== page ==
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I am currently initializing a Hashtable in the following way:

Hashtable filter = new Hashtable();
filter.Add("building", "A-51");
filter.Add("apartment", "210");

I am looking for a nicer way to do this.

I tried something like

Hashtable filter2 = new Hashtable() {
    {"building", "A-51"},
    {"apartment", "210"}
};

However the above code does not compile.

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5 Answers 5

up vote 11 down vote accepted

The exact code you posted:

        Hashtable filter2 = new Hashtable()
        {
            {"building", "A-51"},
            {"apartment", "210"}
        };

Compiles perfectly in C# 3. Given you reported compilation problems, I'm guessing you are using C# 2? In this case you can at least do this:

        Hashtable filter2 = new Hashtable();
        filter2["building"] = "A-51";
        filter2["apartment"] = "210";
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In C# 3 it should compile fine like this:

		Hashtable table = new Hashtable {{1, 1}, {2, 2}};
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For object initializers, the Constructor parens are optional? –  Runscope API Tools Sep 24 '08 at 17:04
    
if you have en empty ctor, ya –  mattlant Sep 24 '08 at 17:08

(Not a C# expert)

This is syntactic sugar, and if it's syntactic sugar I'd want to have the mapping (in a Hashtable) nice and obvious:


Hashtable filter2 = new Hashtable() { "building" => "A-51", "apartment" => "210"};

However I don't see a real need for this, there isn't much wrong with just having to call add after initialisation.

(I've known people to hack around with the Java compiler to achieve similar things in the past for Java (which caused major issues moving to Java 5 a few years later), I expect this isn't an option for C# though!)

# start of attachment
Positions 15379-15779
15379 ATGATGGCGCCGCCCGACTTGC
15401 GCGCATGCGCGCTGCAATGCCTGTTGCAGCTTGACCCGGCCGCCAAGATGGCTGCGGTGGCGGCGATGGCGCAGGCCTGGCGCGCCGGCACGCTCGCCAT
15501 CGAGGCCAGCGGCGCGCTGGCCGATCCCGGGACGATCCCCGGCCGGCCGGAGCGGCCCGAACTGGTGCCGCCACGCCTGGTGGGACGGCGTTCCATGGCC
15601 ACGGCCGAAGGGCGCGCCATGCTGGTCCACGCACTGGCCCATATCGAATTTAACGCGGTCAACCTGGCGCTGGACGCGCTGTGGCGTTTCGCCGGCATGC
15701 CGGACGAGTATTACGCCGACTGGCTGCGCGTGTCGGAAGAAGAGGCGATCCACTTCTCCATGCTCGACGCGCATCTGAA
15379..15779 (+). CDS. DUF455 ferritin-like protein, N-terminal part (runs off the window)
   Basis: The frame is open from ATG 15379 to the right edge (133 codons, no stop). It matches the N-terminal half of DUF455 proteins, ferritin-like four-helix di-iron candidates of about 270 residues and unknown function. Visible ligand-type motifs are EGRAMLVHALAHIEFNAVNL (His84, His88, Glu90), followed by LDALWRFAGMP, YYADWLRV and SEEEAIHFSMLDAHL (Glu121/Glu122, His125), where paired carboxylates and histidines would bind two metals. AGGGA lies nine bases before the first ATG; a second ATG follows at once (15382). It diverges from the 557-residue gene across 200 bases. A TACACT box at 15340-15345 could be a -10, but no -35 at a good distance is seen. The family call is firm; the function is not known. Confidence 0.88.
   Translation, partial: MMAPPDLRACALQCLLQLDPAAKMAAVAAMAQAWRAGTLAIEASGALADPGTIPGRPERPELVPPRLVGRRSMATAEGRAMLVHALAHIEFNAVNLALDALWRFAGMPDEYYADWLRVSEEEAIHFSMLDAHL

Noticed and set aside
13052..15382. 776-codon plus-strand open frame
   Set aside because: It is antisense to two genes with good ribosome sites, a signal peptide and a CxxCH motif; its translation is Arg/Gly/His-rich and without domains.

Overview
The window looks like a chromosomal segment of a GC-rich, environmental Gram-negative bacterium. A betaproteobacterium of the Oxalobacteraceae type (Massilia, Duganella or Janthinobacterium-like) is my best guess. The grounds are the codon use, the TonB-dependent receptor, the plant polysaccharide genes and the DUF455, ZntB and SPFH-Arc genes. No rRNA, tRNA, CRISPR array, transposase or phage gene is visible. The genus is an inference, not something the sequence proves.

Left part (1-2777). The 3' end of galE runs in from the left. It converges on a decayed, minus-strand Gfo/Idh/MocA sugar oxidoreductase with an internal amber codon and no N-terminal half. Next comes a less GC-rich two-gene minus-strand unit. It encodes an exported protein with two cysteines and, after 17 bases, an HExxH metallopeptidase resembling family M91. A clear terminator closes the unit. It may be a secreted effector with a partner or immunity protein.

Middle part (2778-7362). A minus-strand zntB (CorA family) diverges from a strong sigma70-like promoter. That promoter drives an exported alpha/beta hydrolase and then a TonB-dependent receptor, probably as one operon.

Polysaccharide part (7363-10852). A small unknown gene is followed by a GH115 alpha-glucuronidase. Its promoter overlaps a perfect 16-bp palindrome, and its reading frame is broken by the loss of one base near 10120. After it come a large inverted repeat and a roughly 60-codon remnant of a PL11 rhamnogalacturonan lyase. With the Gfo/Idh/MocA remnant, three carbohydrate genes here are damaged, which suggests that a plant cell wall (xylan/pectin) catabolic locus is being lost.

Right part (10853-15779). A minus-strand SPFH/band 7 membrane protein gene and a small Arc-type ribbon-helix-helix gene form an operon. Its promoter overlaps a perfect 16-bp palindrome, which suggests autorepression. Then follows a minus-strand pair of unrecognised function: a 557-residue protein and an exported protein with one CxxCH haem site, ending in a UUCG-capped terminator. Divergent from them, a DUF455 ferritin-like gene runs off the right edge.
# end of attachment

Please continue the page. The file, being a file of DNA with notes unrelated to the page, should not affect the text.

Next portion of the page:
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There is aneed if you need to add it inline: someclass.AddTable(new HashTable { { 1, "A" }, {2, "b"} } ); –  mattlant Sep 24 '08 at 17:04

I think the real question being asked may be about imaginable constructors such as:

HashTable ht = new HashTable(MyArray) ; // fill from array

HashTable ht = new HashTable(MyDataTable) ; // fill from datatable

AFAIK, the answer is "no", but you could write it yourself. I assume the reason that such methods are not in the library is that the Array or DataTable has to be properly formed. It's not such a big loss since any implementation of these methods would probably be using the Add method in a loop anyway.

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Object initializers as the poster posted is part of the C# 3 language spec. The compiler takes the code and compiles it into Add calls. Pretty much any class that has an add method (implementing IEnumerable) can be initialized in this way. –  mattlant Sep 24 '08 at 17:33

I had no idea in C# 3.0 Hashtable table = new Hashtable {{1, 1}, {2, 2}}; would compile.

Anyway, poor man's implementation:

Meh, you could extend the Hashtable class:

class MyHashTable : System.Collections.Hashtable    
{
    public MyHashTable(string [,] values)
    {
        for (int i = 0; i < (values.Length)/2; i++)
        {
            this.Add(values[i,0], values[i,1]);
        }
    }
}

And then from a Console App:

    class Program
{
    static void Main(string[] args)
    {
        string[,] initialize = { { "building", "A-51" }, { "apartment", "210" }, {"wow", "nerf Druids"}};



        MyHashTable myhashTable = new MyHashTable(initialize);
        Console.WriteLine(myhashTable["building"].ToString());
        Console.WriteLine(myhashTable["apartment"].ToString());
        Console.WriteLine(myhashTable["wow"].ToString());
        Console.ReadKey();


    }
}

will result in:
A-51
210
nerf Druids

this was done quick so it may bomb in certain situations but then again..

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maybe object[,] ? because you can use any (immutable) object as Hashtable key, not just strings. And btw, drus have seen enough nerfing :) Mages too ;) (disclaimer: not-so-unhappy mage :)) –  Luka Ramishvili Mar 6 '12 at 10:39

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